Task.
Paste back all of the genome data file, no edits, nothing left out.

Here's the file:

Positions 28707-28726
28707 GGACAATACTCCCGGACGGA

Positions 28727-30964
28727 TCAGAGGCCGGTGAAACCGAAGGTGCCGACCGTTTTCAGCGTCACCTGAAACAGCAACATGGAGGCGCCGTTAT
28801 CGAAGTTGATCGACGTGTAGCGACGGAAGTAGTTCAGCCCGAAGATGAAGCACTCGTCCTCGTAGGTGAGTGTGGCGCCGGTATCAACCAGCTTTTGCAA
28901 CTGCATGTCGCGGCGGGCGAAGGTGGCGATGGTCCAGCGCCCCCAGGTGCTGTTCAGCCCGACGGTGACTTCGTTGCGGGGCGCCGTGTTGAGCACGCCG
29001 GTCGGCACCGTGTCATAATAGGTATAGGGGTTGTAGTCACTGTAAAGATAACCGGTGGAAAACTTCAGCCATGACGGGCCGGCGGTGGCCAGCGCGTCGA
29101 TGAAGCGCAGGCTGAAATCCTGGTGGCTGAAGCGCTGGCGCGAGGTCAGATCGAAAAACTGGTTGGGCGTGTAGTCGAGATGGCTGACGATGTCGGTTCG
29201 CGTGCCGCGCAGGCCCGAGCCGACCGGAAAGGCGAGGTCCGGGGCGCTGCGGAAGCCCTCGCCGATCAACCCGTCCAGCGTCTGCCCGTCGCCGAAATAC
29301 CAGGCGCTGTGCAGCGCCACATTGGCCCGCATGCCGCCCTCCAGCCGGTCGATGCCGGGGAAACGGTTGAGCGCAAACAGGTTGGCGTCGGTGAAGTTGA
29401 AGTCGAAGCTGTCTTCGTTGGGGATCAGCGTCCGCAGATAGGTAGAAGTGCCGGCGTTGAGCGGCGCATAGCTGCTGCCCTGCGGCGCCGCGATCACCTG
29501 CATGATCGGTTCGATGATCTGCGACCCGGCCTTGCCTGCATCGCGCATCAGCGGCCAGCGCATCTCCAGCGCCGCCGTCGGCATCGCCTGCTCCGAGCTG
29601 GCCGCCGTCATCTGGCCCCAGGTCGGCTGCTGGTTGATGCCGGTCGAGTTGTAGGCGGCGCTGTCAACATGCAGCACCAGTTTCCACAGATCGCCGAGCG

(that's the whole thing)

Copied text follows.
Positions 28707-28726
28707 GGACAATACTCCCGGACGGA

Positions 28727-30964
28727 TCAGAGGCCGGTGAAACCGAAGGTGCCGACCGTTTTCAGCGTCACCTGAAACAGCAACATGGAGGCGCCGTTAT
28801 CGAAGTTGATCGACGTGTAGCGACGGAAGTAGTTCAGCCCGAAGATGAAGCACTCGTCCTCGTAGGTGAGTGTGGCGCCGGTATCAACCAGCTTTTGCAA
28901 CTGCATGTCGCGGCGGGCGAAGGTGGCGATGGTCCAGCGCCCCCAGGTGCTGTTCAGCCCGACGGTGACTTCGTTGCGGGGCGCCGTGTTGAGCACGCCG
29001 GTCGGCACCGTGTCATAATAGGTATAGGGGTTGTAGTCACTGTAAAGATAACCGGTGGAAAACTTCAGCCATGACGGGCCGGCGGTGGCCAGCGCGTCGA
29101 TGAAGCGCAGGCTGAAATCCTGGTGGCTGAAGCGCTGGCGCGAGGTCAGATCGAAAAACTGGTTGGGCGTGTAGTCGAGATGGCTGACGATGTCGGTTCG
29201 CGTGCCGCGCAGGCCCGAGCCGACCGGAAAGGCGAGGTCCGGGGCGCTGCGGAAGCCCTCGCCGATCAACCCGTCCAGCGTCTGCCCGTCGCCGAAATAC
29301 CAGGCGCTGTGCAGCGCCACATTGGCCCGCATGCCGCCCTCCAGCCGGTCGATGCCGGGGAAACGGTTGAGCGCAAACAGGTTGGCGTCGGTGAAGTTGA
29401 AGTCGAAGCTGTCTTCGTTGGGGATCAGCGTCCGCAGATAGGTAGAAGTGCCGGCGTTGAGCGGCGCATAGCTGCTGCCCTGCGGCGCCGCGATCACCTG
29501 CATGATCGGTTCGATGATCTGCGACCCGGCCTTGCCTGCATCGCGCATCAGCGGCCAGCGCATCTCCAGCGCCGCCGTCGGCATCGCCTGCTCCGAGCTG
29601 GCCGCCGTCATCTGGCCCCAGGTCGGCTGCTGGTTGATGCCGGTCGAGTTGTAGGCGGCGCTGTCAACATGCAGCACCAGTTTCCACAGATCGCCGAGCG